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When Mental Health and the Criminal Justice System Collides

A great executive board for a non-profit organization is made up of constitutents from different backgrouds, career paths, have varied interests and expertise. We are proud to say the NAMI Iowa board fits this description. The two characteristics that bind our enthusiastic board together are:

  1. Every member has a mental illness or knows a close family member or friend with mental illness.
  2. Every member wants to see the stigma of mental illness eradicated and the mental health system in Iowa improved upon.

Jim Romar, one of the newest members of our board, is no exception to this rule. Jim grew up on the East side of Des Moines, escaped for a while to serve in Vietnam and then returned to serve as a police officer in West Des Moines. After 30 years, he retired, but couldn’t get away. Romar now serves on the Teamsters Union, which represents about 1000 officers in Iowa.

Jim’s interest in serving on the NAMI Iowa board is connected to his time with the criminal justice system. As a cop and Teamster, he sees the direct correlation between mental health and criminal justice. Obviously there is a problem, but what does he want to do about it?

Jim says it starts at the local level. The state is trying to get out of the mental health system, and instead of fighting it, he wants to embrace it. Jim says this means getting local elected officials, sheriffs, board of supervisors and other smaller entities to care about mental health. Caring about mental health means acknowledging something needs to be done and finding viable funds to direct to the MHDS regions.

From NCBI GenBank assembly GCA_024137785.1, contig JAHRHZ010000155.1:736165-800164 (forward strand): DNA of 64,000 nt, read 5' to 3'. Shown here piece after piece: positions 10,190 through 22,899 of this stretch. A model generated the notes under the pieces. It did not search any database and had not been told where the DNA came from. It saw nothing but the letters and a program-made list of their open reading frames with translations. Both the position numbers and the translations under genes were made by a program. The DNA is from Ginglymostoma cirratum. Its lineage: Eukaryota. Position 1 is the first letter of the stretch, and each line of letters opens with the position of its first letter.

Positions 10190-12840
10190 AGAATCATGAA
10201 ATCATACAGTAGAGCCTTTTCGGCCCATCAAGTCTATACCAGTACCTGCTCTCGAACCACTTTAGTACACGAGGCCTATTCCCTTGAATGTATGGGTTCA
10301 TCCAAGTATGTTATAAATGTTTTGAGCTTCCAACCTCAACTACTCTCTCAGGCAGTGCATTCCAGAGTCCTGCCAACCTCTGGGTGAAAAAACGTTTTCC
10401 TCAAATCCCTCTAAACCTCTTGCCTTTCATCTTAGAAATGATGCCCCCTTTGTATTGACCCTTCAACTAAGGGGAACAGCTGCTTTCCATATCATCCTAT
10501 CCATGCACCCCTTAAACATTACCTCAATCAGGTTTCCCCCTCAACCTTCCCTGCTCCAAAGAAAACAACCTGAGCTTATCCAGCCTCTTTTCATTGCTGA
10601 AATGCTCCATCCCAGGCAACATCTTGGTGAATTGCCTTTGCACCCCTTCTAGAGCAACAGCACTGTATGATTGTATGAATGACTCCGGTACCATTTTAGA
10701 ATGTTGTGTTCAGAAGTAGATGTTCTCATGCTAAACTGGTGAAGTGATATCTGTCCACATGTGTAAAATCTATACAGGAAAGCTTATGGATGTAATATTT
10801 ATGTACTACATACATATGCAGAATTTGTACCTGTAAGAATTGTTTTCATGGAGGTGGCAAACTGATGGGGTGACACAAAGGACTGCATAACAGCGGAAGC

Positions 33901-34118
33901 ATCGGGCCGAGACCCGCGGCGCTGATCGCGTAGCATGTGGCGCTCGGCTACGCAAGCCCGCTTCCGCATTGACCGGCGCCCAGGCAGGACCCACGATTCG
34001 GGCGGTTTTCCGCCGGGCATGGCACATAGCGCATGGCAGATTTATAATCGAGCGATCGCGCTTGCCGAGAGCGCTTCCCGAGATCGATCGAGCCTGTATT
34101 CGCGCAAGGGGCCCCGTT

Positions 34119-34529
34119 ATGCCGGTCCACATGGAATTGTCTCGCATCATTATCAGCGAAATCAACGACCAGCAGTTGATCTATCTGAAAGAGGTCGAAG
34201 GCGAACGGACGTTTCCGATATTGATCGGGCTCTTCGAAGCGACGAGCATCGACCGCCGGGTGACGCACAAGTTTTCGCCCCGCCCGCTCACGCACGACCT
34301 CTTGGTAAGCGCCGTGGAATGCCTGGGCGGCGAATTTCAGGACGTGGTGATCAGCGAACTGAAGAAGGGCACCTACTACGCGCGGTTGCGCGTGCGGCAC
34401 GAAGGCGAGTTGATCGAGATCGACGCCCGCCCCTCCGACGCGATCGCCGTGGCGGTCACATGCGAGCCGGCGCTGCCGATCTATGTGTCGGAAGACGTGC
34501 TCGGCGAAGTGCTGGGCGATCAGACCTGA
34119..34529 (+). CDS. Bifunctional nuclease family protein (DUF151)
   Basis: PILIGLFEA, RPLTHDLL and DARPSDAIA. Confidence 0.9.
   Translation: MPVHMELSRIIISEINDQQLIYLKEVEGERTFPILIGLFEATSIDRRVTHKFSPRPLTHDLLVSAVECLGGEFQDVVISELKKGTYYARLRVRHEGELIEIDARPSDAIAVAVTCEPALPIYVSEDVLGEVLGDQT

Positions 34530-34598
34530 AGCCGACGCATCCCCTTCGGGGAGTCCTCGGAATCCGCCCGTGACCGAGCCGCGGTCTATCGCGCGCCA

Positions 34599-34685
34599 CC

As a Teamster, Romar has contact with these officials on almost a daily basis. He hopes wearing the badge of NAMI Iowa will help bring his connections on board. But that’s not the only thing he wants to do.

Jim is a firm advocate for more training for police officers, starting at the academy level and being part of regular inservice training for veteran police officers. He estimated the Des Moines sheriff spends roughly $2 million per year handling mental health crisises; from transporting people across the state to overtime pay. From a dollars and cents perspective, that just does not add up. But on a deeper level, this signifies a lack of places to go and solutions for those suffering with a mental illness. At last resort, they have fallen into the hands of the criminal justice system.

It’s been a question on my mind lately if the world is getting harsher, more violent. In our own Des Moines streets, there are a record number of homicides in 2017. Around the globe, a new story of a terrorist attack plagues my social media newsfeed on a daily basis. I posed this question to Jim, curious about his take.

Without pause, he answered. And it was so simple: violent tendencies are going up, and coping skills are going down. Though a broad statement, it clicked with me. With more access to weapons, guns and an engrained culture of violence, coupled with a severe stigma of mental illness and a crushed mental health system; it’s no wonder we are seeing this on our television screens frequently.

Hearing devastating stories of mothers who cannot find a place to go to with her schizophrenic son or the man in crisis who cannot be honest with his family members about his illness because he is ashamed can wear you down, diminish any hope of improving the mental health system. To be completely honest, my candle was burning very dimly. I had witnessed too many people have the door shut in their face. But talking with Jim Romar relit that candle. It invigorated and inspired me. It reminded me there are people who are fighting the good fight. TMost importantly, it reminded me that change is iminent.

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